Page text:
Fraser Harland et Mark Dance se penchent sur le fédéralisme canadien; Jesse Hartery revisite Vriend v Alberta; Ti-Anna Wang continue ses efforts pour faire libérer son père; six étudiantes de la professeure Blackett partagent leurs impressions du cours Slavery and the Law; Ayodele Akenroye examine pourquoi les États africains se retirent de la Cour internationale de justice; Michael Schwartz remporte un prix de la Société Lord Reading; et Sam Bick est interviewé par CanadaLand.

Why Canadian federalism is bigger than Ottawa and the provinces

Fraser Harland and Mark Dance, Maclean’s, April 19, 2017

Ottawa ParliamentThe fathers of confederation left cities and Indigenous voices on the outside looking in. It’s long past time to change that relationship.

Spin your radio dial to the national broadcaster’s public affairs program any given Saturday and you will get an earful of our federation in action. You’ll hear a provincial premier like Brad Wall lambasting the federal Liberals for their carbon pricing scheme or a federal minister explaining how she plans to coax the provinces on side for a new health accord. Together, the same old actors trot out the protestations and justifications of federalist acrimony as if they were reading from a mothballed political science textbook.

The thing is, something new is possible under the federalist sun. Canada’s 150th birthday offers a chance to re-examine federalism—the deal that defines the anniversary. It’s a juncture at which Canadians could combine lessons from the past with radical possibilities latent in our public life, never fathomed by our constitution’s framers. Keep reading…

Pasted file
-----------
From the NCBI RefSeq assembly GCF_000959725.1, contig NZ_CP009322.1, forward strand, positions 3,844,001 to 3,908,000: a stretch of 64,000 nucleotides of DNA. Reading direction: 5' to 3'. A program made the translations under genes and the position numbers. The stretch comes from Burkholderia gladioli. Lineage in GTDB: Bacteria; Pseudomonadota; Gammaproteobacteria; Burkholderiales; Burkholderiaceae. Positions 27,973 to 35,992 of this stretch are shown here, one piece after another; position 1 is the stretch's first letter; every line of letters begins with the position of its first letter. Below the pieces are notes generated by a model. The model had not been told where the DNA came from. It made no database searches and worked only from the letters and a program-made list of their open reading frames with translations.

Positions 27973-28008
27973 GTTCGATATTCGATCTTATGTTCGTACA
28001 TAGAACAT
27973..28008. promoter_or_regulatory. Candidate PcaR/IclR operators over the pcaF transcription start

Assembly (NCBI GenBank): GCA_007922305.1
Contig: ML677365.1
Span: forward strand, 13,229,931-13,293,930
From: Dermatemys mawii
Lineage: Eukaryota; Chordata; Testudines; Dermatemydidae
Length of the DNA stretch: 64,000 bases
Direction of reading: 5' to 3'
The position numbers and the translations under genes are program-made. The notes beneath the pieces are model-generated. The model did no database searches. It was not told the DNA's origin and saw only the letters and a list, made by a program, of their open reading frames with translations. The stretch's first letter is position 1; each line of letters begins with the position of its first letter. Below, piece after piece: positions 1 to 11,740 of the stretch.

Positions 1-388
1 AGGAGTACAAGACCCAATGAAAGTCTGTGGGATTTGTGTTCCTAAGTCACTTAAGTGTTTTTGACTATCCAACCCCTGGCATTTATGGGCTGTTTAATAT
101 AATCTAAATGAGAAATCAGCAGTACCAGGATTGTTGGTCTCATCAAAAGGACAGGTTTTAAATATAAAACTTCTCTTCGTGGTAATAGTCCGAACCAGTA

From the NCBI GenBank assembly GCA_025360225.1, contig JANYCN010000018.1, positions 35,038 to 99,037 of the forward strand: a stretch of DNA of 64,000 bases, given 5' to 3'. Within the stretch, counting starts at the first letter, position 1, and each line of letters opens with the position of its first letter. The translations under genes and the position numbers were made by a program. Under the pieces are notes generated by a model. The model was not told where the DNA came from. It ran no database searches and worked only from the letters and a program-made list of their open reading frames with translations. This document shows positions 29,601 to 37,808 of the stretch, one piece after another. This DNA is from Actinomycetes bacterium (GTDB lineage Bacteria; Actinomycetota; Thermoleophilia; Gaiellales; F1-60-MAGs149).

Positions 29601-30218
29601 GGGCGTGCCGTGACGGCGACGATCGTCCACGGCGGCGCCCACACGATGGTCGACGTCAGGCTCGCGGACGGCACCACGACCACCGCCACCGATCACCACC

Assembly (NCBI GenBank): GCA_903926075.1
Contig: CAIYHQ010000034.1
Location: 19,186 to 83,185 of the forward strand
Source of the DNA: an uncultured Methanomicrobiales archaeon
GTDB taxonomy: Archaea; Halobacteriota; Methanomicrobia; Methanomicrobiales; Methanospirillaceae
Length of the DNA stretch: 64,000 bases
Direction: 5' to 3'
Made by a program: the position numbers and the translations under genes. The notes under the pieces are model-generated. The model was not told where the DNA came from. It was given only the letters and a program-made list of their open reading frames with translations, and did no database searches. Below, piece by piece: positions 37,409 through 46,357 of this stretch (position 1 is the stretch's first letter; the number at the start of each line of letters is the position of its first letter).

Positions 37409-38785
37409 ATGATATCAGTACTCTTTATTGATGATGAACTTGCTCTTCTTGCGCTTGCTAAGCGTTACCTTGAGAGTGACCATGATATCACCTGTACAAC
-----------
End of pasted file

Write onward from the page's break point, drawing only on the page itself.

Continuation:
Vriend v Alberta Revisited: A Road to Constitutional or Judicial Supremacy?

Jesse Hartery, Advocates for the Rule of Law, 18 April 2017

Charter detailThe Supreme Court of Canada has on numerous occasions insisted upon the primacy of the written text of the Constitution. In the Reference Re Secession of Quebec, the Supreme Court explained that the recognition of underlying constitutional principles “could not be taken as an invitation to dispense with the written text of the Constitution”.

It noted that “[a] written constitution promotes legal certainty and predictability, and it provides a foundation and a touchstone for the exercise of constitutional judicial review.” The idea, at its core, is that the Constitution was adopted by elected representatives. Enforcing its terms is to respect the process undergone to adopt or modify it. This ensures the democratic will, as expressed through the Constitution, is enforced, while leaving those things that go unmentioned up for democratic debate. Keep reading…

Documentary captures Montreal family’s fight for patriarch imprisoned in China

T’Cha Dunlevy, The Montreal Gazette, 4 April 2017

Ti-Anna Wang at the 2013 Toronto TEDx conferenceFor 15 years, Ti-Anna Wang – who is currently in her third year of the BCL/LLB program – has been lobbying with her family for the release of her father. Wang Bingzhang, founder of the Overseas Chinese Democracy Movement, has spent a decade and a half in a Chinese prison for the crime of political activism.

Filmmakers Juliet Lammers and Lorraine Price tell her family’s story in Inside These Walls, a documentary that premièred on CBC’s Firsthand in October 2016 and was recently screened as part of Concordia’s Cinema Politica film series. Keep reading…